What Did the New Jersey Supreme Court Do?
The court chose the ABC test for which the plaintiffs and the NJ DOL advocated. In doing so, the court noted that although neither the text of the WPL nor its implementing regulations prescribe a standard to guide the distinction between an employee and an independent contractor, the regulations that implement the WHL expressly provide that the ABC test shall govern an individual’s employment status.
Although the court acknowledged that the WPL and the WHL, like the FLSA, use the term “suffer and permit” to define those who are within the protection of each statute, the court emphasized that the “great deference” courts must give to “an agency’s interpretation of statutes within its scope of authority and its adoption of rules implementing the laws for which it is responsible.” Because the NJ DOL, the agency charged with implementing and enforcing the WHL and WPL, declared that the ABC test should govern employment status disputes and has done so without challenge since 1995, the court “discern[ed] no reason to depart from the test adopted by the [NJ] DOL after adoption of the WHL.”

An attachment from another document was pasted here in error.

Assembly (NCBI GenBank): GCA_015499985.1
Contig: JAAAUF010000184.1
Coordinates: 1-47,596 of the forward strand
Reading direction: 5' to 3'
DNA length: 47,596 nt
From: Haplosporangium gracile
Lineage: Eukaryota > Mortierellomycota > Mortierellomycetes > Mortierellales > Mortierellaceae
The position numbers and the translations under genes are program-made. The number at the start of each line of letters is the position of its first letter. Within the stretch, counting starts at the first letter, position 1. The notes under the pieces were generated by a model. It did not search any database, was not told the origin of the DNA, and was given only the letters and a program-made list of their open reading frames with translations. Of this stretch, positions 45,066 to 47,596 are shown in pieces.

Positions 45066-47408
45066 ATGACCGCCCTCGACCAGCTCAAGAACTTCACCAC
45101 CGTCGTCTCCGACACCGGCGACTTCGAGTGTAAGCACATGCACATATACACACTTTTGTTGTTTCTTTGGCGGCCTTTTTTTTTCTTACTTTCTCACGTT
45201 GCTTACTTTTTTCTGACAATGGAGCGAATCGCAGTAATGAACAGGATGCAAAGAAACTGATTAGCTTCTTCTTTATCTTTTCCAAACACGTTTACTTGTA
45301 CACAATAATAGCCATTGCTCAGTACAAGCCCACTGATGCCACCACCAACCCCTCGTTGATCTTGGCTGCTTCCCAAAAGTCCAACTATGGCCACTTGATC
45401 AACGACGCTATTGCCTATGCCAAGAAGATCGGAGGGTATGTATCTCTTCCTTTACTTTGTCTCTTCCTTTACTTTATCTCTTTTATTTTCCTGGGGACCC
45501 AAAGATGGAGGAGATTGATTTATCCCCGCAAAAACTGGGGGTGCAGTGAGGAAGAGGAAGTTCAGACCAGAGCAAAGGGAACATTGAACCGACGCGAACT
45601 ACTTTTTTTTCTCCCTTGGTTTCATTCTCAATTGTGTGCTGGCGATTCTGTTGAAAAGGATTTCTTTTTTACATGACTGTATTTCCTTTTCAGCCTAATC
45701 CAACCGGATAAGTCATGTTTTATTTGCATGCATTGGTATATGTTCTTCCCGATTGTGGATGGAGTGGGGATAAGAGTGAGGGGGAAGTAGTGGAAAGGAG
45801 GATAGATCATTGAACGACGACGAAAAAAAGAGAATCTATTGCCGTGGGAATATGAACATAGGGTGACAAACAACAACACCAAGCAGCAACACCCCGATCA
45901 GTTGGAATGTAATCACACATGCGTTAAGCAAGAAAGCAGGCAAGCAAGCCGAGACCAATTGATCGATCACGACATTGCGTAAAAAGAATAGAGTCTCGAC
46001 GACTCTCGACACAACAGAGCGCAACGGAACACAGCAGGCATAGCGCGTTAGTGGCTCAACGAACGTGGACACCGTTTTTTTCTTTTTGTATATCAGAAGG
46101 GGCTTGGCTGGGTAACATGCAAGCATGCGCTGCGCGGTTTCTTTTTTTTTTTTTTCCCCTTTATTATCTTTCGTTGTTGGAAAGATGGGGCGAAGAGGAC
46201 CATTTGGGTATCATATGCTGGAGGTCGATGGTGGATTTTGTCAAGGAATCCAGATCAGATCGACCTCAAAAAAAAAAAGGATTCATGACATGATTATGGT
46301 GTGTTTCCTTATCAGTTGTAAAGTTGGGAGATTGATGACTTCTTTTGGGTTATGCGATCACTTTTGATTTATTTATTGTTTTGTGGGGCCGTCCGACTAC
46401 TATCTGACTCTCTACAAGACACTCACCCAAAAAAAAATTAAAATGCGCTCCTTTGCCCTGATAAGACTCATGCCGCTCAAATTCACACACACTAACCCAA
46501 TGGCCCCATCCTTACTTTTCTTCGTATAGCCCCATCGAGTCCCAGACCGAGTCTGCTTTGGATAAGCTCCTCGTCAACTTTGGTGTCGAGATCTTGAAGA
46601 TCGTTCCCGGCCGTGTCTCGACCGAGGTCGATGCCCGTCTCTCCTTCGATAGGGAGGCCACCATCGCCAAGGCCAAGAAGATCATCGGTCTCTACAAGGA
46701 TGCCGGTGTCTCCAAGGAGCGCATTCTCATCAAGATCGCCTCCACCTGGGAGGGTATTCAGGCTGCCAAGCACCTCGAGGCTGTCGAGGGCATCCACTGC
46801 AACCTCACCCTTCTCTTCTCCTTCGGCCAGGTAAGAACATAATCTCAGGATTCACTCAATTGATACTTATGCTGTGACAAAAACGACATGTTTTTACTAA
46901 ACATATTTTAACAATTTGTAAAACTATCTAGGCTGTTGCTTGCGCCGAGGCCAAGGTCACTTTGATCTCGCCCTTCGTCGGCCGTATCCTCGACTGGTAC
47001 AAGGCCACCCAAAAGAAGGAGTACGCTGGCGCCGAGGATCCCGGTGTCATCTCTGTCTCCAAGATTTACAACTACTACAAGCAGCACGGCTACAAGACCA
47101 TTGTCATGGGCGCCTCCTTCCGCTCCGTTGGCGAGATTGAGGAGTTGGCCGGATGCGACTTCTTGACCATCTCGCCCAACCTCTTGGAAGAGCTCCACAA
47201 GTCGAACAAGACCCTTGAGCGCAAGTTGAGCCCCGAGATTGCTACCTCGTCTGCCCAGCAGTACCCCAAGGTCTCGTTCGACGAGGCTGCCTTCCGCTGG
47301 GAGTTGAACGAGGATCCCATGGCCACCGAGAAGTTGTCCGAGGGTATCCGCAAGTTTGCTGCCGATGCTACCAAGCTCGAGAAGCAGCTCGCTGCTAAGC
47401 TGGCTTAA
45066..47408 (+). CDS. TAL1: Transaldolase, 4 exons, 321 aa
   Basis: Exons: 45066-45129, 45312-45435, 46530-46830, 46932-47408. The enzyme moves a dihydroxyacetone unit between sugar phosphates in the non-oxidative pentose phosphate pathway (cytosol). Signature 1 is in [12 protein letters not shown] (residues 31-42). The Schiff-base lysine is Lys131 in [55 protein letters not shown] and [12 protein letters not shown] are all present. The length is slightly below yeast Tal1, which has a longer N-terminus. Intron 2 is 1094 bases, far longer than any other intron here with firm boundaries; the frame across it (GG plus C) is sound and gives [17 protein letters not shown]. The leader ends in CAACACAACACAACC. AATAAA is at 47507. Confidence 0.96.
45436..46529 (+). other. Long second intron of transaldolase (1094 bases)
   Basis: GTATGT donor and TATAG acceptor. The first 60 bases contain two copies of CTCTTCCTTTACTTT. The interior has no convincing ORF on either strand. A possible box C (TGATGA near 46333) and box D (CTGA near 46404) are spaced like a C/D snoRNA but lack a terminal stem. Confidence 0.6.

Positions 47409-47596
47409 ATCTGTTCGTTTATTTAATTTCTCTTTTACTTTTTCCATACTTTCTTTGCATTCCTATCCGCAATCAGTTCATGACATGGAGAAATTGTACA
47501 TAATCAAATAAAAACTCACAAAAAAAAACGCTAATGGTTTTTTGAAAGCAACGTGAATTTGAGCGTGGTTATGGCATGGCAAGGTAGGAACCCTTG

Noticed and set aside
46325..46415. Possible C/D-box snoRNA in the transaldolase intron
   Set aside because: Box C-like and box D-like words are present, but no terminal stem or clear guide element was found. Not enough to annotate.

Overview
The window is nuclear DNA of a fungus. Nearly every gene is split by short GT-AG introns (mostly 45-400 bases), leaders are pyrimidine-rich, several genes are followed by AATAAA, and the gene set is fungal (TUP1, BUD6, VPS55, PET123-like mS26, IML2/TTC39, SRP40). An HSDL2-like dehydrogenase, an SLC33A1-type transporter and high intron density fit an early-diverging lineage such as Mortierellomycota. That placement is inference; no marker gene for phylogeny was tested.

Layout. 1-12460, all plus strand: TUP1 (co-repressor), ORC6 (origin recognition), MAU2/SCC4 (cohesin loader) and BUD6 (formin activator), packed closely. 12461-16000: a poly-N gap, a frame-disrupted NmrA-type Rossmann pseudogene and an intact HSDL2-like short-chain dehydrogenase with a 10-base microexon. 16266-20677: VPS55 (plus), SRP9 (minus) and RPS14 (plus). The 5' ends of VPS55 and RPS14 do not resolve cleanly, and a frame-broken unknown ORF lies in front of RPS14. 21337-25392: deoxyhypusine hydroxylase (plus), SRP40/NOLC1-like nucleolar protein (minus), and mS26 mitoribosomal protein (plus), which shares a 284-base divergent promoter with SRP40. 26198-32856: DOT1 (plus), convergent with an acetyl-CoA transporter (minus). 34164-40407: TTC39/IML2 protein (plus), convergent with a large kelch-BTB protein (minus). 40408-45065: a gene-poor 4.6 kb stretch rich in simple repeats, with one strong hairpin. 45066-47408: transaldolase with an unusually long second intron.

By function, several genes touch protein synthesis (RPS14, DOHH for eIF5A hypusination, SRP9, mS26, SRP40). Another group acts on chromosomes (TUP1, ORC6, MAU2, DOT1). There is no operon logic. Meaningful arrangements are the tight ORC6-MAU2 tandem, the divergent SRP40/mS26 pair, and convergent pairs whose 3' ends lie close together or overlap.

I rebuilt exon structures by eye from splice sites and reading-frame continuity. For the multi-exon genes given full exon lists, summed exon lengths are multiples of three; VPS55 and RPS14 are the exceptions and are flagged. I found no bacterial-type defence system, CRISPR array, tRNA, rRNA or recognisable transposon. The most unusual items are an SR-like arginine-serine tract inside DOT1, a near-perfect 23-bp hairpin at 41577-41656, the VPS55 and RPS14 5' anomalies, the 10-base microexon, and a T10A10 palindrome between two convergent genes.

The court therefore held that the ABC test should resolve employment status disputes under both the WPL and the WHL. The court reasoned that, unlike the “totality-of-the-circumstances” framework that the other proposed tests use, the ABC test requires a company to satisfy each of its three factors to permit classification of an individual as an independent contractor. As a result, the court concluded that the ABC test offers individuals “a more predictable result” and “fosters the provision of greater income security for workers.”